More noise than signal

Eye in the Sky

Republished from the show notes of my other site, Fuds on Film.

Drones: they’re increasingly what’s for dinner in modern warfare, where remote controlled flying missile platforms can mete out explosive vengeance without the need for any of that troublesome habeas corpus, due process, day in court nonsense that really does just get in the way of justice, while also being the basis of it.

Still, all’s fair in love and war, particularly if you love war enough to declare it on a noun such as terrorism, which means there’s also the delightful frisson of invading territory without all that messy “boots on the ground” garbage.

That’s where Eye in the Sky makes its entrance, the latest entry in the small but growing slice of cinema examining drone strikes. Colonel Katherine Powell (Helen Mirren) is in command of a joint U.S.A. and British mission, to provide visual reconnaissance to support a local Kenyan operation to capture a high value target who’s supposed to be meeting a local cell.

Things go sideways when the meeting venue changes to a house in a town entirely under militia control, making his capture infeasible. As soon as some young terrorist recruits appear and start donning an explosive vest, it becomes one of those “ticking timebomb” situations, forcing Powell to reclassify this as an assassination mission, or targeted kill as I believe they’re PR-ing it these days, much to drone pilot Steve Watts (Aaron Paul) dismay, given the collateral mayhem a Hellfire missile can cause in an urban area.

He pulls out the book on his superior, forcing Powell to confirm that they have legal authority on this strike which seems certain to cause the death of a young girl who is coincidentally selling flatbread from the back of a neighbouring house, on the outskirts of a market. This triggers a precession of people kicking the decision upstairs throughout the military and political channels, to the highest levels of the British and U.S.A. governments.

Meanwhile the delicate work of actually keeping tabs on the situation falls to undercover Kenyan agent Jama Farah (Barkhad Abdi), who must blag his way into the town and pilot a small surveillance drone locally, putting his life at risk if discovered and providing some real moments of tension as the diplomatic ping-pong continues.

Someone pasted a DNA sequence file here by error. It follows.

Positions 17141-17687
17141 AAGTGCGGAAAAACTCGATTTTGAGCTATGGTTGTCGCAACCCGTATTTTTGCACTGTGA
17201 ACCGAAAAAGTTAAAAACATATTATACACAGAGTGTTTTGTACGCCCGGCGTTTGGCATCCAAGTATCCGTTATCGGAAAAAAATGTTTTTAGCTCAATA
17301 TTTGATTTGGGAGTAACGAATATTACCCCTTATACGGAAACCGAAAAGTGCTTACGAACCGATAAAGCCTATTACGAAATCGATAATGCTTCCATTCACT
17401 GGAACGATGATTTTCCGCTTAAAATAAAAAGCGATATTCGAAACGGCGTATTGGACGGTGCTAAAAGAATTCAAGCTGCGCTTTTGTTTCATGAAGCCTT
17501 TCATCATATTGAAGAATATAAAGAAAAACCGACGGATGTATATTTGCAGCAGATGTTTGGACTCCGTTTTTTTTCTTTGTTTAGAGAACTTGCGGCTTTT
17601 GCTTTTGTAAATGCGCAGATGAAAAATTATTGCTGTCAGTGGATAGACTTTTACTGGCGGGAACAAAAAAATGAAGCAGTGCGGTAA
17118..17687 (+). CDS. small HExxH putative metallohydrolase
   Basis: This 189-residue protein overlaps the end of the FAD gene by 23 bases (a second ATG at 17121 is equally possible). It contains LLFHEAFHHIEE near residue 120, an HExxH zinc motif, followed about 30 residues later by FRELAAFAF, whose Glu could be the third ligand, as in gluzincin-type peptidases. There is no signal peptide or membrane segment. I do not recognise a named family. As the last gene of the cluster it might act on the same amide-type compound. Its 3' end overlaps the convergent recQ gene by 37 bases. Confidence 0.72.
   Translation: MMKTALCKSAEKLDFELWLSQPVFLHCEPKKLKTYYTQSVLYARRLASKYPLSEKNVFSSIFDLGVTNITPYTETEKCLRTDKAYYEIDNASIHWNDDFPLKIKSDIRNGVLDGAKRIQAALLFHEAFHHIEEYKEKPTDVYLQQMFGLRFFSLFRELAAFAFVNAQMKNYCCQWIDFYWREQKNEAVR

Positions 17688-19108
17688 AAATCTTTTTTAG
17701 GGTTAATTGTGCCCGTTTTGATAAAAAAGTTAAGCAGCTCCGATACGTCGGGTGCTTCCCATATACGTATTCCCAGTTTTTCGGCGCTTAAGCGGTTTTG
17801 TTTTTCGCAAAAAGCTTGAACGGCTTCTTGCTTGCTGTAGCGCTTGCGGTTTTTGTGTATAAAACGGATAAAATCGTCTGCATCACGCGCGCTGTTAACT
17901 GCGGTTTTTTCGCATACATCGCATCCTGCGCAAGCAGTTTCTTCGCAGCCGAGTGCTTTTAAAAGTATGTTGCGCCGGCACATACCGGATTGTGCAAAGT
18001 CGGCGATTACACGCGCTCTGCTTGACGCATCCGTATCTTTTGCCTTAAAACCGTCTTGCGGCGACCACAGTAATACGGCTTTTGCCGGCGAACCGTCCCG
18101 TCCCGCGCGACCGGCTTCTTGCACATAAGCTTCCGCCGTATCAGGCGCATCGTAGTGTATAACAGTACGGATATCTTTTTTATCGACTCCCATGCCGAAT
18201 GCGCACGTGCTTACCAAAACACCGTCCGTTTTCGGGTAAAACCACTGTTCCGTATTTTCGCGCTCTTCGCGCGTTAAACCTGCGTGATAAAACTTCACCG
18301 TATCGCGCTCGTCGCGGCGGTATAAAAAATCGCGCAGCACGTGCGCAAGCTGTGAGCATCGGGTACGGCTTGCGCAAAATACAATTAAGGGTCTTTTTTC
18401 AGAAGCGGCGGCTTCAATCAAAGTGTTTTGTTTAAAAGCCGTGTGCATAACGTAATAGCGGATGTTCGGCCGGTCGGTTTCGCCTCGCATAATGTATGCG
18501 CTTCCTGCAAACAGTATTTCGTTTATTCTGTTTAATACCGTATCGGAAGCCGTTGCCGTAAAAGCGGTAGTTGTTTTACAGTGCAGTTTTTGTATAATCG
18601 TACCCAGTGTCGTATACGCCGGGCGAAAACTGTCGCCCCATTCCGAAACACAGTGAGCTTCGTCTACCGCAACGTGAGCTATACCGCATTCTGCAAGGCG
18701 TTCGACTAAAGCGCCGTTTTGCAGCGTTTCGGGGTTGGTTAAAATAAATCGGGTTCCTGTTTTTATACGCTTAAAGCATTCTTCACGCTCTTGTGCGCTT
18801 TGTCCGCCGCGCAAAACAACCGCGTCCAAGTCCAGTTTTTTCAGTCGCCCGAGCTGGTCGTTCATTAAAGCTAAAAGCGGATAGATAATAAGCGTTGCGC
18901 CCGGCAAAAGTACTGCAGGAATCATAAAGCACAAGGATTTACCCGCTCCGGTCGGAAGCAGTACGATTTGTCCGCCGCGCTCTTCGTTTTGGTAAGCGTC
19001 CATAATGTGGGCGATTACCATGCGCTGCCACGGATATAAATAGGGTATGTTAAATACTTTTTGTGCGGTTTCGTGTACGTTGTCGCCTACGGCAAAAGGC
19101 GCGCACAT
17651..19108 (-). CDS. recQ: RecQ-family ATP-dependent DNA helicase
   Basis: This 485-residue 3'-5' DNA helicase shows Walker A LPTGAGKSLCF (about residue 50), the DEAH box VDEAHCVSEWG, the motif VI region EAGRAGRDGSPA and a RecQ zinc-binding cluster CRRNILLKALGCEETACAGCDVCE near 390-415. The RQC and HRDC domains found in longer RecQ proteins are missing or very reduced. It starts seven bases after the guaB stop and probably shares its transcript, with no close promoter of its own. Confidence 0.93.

There’s obviously been a few dramatic shortcuts taken to give the strike decision more of a moral quandary – it shouldn’t make a difference that the threat is to an innocent young girl from a family we’re explicitly shown rejecting the radical Islamic tenets of those who have taken over their home town, but of course it does. Likewise the imminent threat is another shortcut to force a quick decision, but both should really be irrelevant to the main question – is extra judicial assassination ever warranted?

It’s not my place to answer that for you, although I imagine you’ve picked up on my general feelings on the issue, but Eye in the Sky does a really good job of prompting you to answer the questions it’s raising without ever appearing to be heavy-handedly taking it’s own position. There’s reasonable arguments to be hand on both sides, at least the way they’re presented here.

The cast is uniformly excellent, not just Mirren, Abdi and Paul but all of the supporting cast which includes the likes of Iain Glen, Jeremy Northam, Phoebe Fox, and Alan Rickman in what’s sadly one his final roles. There’s a very well judged mix of tension caused by the situation and frustration to the point of laughability by the panicked responsibility dodging on display from the political side of the equation, which all adds up to one of the most compelling films about the War on Terror since The Hurt Locker.

Indeed, my only complaint is less with the film and more with the world, as it feels that disregarding whether you’re pro or anti drone strikes, this film unwittingly hints that they are all given this level of intense scrutiny. The actuality of the frequently indiscriminate nature of these strikes, the unashamedly massaged figures on the effectiveness of the targeting (such as the disgusting trick of arbitrarily determining that any of-age male killed in a drone strike is definitely a terrorist until proven otherwise), and the rate at which they’re occurring adds up to a process that’s plainly not overburdened with oversight.

But that’s not Eye in the Sky‘s fault, and indeed it’s to its credit that it raises these questions and provoke these thoughts, so it’s definitely one to put on you watch list.